Top US General: Iranian Missiles Were Intended ‘to Kill’

The top U.S. general says Iran was intending “to kill” when it fired missiles at Iraq bases used by U.S. forces, contradicting the administration’s general belief that Iran deliberately avoided casualties.

“In my professional assessment, at al-Asad [Airbase] … the points of impact were close enough to personnel and equipment,” Joint Chiefs Chairman General Mark Milley said Wednesday. “Based on what I saw and what I know, they were intended to cause structural damage, destroy vehicles and aircraft, and to kill personnel.”

Joint Chiefs of Staff Chairman Gen. Mark Milley arrives to conduct briefings for members of Congress on last week’s targeted killing of Iran’s senior military commander Gen. Qassem Soleimani, Jan. 8, 2020, on Capitol Hill in Washington.

Milley said early warning systems and what he called “defensive techniques” were the reasons no U.S. or Iraqi troops were hurt.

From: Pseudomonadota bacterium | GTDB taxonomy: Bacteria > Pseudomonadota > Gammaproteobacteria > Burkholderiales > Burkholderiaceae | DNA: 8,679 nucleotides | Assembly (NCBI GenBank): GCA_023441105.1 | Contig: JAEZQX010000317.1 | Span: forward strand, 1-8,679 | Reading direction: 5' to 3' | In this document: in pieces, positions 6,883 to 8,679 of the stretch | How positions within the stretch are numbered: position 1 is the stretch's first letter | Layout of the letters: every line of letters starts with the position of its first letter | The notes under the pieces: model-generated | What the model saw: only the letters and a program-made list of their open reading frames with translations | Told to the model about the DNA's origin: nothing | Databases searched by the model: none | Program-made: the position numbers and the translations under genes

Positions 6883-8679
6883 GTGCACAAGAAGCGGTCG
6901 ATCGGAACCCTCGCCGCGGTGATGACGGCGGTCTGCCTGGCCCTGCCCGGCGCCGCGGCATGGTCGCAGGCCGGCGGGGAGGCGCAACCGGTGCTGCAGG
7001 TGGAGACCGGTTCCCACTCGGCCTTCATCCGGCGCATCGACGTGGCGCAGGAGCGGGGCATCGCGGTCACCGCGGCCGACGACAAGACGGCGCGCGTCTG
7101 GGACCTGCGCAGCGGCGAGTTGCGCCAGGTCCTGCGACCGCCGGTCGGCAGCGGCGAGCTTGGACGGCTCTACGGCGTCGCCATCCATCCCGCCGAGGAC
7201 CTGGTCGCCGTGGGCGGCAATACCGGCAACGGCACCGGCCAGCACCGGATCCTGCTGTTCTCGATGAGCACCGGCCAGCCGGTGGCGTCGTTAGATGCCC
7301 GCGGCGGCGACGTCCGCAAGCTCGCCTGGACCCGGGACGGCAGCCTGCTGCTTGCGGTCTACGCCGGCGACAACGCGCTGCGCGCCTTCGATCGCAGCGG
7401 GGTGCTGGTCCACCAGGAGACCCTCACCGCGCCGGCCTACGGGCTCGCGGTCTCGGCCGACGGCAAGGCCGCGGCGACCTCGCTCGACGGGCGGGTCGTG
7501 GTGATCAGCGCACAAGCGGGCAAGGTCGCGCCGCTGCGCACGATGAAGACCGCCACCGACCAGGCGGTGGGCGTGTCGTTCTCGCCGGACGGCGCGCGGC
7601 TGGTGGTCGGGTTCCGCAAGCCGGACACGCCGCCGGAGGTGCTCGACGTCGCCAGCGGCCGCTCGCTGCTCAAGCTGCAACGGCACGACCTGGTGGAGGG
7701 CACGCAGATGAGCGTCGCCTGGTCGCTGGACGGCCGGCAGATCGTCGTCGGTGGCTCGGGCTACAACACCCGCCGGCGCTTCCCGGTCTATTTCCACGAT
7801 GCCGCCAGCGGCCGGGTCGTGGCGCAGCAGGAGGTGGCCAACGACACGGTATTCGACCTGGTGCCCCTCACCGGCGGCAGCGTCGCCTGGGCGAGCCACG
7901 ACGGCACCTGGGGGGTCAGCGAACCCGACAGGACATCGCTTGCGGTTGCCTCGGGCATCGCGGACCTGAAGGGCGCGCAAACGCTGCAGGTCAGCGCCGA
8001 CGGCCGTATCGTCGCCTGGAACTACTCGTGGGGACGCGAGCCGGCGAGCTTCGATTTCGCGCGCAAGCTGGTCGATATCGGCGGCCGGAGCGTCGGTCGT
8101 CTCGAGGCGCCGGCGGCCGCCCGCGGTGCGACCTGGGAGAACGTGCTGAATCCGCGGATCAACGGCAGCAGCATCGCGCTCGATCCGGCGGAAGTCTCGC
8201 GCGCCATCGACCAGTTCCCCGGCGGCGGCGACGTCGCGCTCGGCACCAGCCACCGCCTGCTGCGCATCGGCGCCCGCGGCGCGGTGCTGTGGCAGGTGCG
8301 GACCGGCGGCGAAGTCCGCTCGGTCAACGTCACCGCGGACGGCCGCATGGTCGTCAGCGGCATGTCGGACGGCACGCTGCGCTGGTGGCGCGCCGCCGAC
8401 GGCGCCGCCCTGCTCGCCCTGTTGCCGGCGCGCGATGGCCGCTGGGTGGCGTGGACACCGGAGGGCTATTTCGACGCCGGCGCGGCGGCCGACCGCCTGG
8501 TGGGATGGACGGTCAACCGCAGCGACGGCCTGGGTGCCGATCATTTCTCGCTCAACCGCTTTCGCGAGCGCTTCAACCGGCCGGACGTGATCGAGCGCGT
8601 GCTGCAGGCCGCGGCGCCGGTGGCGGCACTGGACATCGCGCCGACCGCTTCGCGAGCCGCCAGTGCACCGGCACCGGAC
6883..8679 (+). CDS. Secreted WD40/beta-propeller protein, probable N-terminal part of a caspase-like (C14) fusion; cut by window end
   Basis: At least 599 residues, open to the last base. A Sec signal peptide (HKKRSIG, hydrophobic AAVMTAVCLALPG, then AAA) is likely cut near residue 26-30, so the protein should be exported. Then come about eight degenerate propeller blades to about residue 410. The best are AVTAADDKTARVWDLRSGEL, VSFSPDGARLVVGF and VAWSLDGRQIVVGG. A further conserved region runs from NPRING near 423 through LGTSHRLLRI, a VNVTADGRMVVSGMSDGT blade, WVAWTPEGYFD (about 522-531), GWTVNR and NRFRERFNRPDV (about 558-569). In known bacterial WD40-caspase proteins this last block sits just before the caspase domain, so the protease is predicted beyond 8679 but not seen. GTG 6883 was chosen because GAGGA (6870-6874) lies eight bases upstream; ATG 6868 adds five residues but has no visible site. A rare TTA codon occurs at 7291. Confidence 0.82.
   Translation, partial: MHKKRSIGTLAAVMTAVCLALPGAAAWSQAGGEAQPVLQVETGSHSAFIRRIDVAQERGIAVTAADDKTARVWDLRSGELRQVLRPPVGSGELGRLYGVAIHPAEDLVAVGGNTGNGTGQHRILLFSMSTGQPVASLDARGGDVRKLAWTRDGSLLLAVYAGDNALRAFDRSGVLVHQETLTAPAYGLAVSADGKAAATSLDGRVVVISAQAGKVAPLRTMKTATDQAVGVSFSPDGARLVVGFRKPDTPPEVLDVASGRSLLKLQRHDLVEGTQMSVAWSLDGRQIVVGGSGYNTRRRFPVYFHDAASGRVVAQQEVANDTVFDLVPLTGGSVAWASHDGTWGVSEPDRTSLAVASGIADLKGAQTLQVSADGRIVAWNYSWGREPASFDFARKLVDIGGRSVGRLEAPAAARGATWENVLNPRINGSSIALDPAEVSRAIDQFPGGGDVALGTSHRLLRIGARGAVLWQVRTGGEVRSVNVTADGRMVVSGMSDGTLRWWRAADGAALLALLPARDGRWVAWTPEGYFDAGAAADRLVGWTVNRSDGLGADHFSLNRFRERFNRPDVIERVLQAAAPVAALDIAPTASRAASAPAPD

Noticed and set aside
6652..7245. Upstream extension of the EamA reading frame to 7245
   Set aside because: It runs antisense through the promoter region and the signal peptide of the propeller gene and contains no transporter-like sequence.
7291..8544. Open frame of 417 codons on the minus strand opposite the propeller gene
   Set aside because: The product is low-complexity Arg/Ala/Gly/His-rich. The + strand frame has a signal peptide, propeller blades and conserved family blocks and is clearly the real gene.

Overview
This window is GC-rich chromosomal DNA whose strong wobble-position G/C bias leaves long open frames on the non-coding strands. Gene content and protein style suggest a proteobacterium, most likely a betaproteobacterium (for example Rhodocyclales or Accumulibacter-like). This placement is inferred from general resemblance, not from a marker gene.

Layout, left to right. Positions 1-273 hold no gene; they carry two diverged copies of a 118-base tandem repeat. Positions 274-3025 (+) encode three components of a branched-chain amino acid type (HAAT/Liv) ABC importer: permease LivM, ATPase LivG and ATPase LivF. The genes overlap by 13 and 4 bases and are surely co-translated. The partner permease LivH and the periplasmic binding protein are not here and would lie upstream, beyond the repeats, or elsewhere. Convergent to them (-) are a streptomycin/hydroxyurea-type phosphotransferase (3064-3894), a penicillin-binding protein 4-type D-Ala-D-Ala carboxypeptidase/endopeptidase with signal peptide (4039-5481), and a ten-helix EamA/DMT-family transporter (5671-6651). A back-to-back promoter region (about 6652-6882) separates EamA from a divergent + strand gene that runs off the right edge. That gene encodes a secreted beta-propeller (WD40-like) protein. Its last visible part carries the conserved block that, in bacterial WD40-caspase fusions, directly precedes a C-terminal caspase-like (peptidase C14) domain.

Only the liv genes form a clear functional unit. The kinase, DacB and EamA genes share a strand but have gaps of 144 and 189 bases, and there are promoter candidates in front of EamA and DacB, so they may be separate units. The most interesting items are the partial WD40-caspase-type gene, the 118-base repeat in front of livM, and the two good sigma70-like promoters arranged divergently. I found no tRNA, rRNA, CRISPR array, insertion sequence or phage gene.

The overall assessment by the Trump administration so far is that Iran deliberately avoided casualties because it wanted to avoid a more serious military confrontation with the United States.

Milley stressed that his belief about Iran’s true intent was his own assessment. He also said he thought it was “too early to tell” if Iran intended to strike again.

Defense Secretary Mark Esper said Iran fired 16 missiles — with 11 hitting al-Asad and one falling outside a second airbase in Irbil. Four others failed in midflight.

Most of the damage was to tents, parking lots and airbase taxiways. A U.S. helicopter was also damaged.

Late Wednesday, two rockets were fired into Baghdad’s heavily fortified Green Zone, home to a number of foreign embassies, including the U.S. Embassy.

Iraqi officials said no one was hurt and that no one was claiming responsibility yet.